Games can be very entertaining. Math games provide opportunities for students to develop fluency, deepen mathematical thinking and strategies, and promote retention.
Of course, it may take some thought to create a game that develops math skills, but just treat it as a fun activity. Aside from online math games, you can try board games, card games, outdoor games, math puzzles, and even math tricks. Here are some enjoyable ones that develop different math skills.
1. 1089 Math Trick
You may have seen math tricks before. But one that never ceases to amaze is the 1089 trick! It uses addition and subtraction and will impress anyone.
- First, choose a 3-digit number (The three digits used must be different): For example 251. Reverse the digits: 152
- Then, subtract the lesser number from the greater: 251 −152 = 099. (Always write the answer with 3 digits.) Reverse the difference: 990
- Finally, add those two numbers: 099 + 990 = 1089
No matter what number you choose in Step 1, your answer is always 1089! Use it to impress your friends! See if you can figure out why it always works.
2. Game of Codes
Codes have been used all over the world for hundreds of years to send secret messages. You can use a simple code like the one below to develop counting skills, or make it more complex by assigning numbers to letters using patterns or computation.
3. Dominoes: Five-Up
Domino games have been around for a very long time and are believed to have been invented in China. A similar game was played long ago in Egypt and was found in Tutankhamen’s tomb. There are many ways that dominoes can help develop computational skills and strategic thinking. Here’s a game that uses multiples of 5 and addition.
- Each of the 2 to 4 players takes 5 dominoes and leaves the rest (in the boneyard). The first player plays any domino.
- The next player plays a domino to match either end, and so on, to make a chain.
- The first double is placed crosswise in the chain, and up to four dominoes can be played against that double.
- If a player cannot play, they take dominoes from the boneyard until one can be played. The dominoes they could not play remain in that player’s hand.
After each play, the ends are totaled. If the total is a multiple of 5, the player scores that total. The first player to play all their dominoes scores points from the dominoes remaining in the other players’ hands.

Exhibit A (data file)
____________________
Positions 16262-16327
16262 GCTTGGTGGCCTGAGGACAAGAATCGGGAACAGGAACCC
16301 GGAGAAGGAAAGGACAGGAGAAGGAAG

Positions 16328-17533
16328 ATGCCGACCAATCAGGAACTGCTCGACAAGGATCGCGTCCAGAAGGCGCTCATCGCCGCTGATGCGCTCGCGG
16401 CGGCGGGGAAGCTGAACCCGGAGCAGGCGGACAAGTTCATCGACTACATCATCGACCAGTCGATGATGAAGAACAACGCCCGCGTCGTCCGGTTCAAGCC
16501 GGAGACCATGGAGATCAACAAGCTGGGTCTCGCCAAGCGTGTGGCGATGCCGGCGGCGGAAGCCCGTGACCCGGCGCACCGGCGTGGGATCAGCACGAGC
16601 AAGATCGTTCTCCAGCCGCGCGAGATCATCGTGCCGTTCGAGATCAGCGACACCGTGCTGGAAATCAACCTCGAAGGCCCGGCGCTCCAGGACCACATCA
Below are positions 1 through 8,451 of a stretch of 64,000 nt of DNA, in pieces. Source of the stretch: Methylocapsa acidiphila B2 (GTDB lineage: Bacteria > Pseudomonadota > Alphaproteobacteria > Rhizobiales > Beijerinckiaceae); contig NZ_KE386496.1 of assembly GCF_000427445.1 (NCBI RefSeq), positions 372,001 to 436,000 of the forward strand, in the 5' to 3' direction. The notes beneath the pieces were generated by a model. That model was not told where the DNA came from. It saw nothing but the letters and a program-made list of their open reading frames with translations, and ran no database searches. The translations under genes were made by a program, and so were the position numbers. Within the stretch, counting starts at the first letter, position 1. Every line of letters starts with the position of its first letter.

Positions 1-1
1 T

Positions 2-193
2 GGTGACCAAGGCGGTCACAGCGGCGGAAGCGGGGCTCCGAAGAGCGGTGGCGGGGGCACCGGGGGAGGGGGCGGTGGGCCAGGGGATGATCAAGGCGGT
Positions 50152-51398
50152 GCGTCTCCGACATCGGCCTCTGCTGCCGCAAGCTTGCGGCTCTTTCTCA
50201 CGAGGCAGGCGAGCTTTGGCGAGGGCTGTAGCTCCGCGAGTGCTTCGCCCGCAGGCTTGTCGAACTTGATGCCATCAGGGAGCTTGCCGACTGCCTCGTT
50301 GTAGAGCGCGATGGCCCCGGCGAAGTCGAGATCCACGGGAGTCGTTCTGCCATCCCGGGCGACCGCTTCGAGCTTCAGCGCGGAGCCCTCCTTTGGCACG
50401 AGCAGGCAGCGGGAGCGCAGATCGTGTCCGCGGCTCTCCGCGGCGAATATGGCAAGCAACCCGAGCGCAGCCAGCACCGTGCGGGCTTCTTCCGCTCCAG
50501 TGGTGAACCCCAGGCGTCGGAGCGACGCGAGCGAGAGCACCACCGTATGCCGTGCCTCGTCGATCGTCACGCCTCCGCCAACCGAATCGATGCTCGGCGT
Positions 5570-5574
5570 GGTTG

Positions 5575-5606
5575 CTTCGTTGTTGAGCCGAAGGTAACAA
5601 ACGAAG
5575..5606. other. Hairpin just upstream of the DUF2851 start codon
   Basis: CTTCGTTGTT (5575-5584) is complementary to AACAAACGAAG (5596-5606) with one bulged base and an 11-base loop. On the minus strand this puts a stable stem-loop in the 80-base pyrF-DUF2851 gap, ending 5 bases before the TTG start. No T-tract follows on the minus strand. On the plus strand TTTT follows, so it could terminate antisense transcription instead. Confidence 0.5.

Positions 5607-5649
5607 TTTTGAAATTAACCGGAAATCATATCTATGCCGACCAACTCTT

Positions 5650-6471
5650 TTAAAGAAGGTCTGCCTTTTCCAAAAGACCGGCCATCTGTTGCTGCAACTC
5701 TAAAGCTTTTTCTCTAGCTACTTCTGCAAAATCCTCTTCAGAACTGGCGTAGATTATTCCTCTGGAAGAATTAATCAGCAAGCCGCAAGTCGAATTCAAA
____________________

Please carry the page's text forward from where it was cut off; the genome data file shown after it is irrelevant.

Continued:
Let us know how much you liked that fun math game!
4. Magic Squares
Magic squares have fascinated people for thousands of years and in ancient times they were believed to be connected to magic. A magic square can have 3 rows and 3 columns, or 4 rows and 4 columns, etc. In a magic square, the sum of each row, column and diagonal is always the same; it’s the magic constant.
To make this a fun math game, try creating a game board of squares. You can pre-fill some of the squares and have players fill in the remaining ones, or have players complete the entire board. Here is a way to create a magic square for any odd-number square board.
- Draw the square board. Then draw a pyramid of squares on each side, starting with 2 fewer squares than the side of the square board.
- Starting at 1, put the sequence of numbers in the diagonals.
- Then, put the numbers, from the squares that you added, into the original square board so that the number goes into the square at the opposite end of the row or column.
What is the magic number?
If you add or multiply the same number to every number in a magic square, it will remain magic!
Now, it’s your turn to play! Try this fun math game with your students or children.
5. draw a shape without lifting the pencil
Have you ever tried to draw a shape without lifting the pencil, or overlapping lines? Try to do this with the 5-pointed star. Then the 7-pointed star
What about other shapes? Try these…
In math, these problems are referred to as Euler paths or circuits. And yes, there is a mathematical approach to these math puzzles. Maybe you can figure it out!
6. Two Stones
Many of us know Tic-Tac-Toe or Chess as games of strategy. Here is another game that requires strategic thinking.
This game of strategy is called Ou-moul-ko-no in Korea and Pon Hau k’I in China.
- First, one player places two game pieces at the top, and the other player places two at the bottom.
- Then, the players take turns moving a game piece to an empty space. Note that the first empty space is in the middle.
- The game ends when a player is blocked and cannot make a move.
Enjoy these fun math games and math puzzles with your students or children. You can find other math games, puzzles and tricks in online resources. Use a resource like Netmath to learn math skills and create fun math games.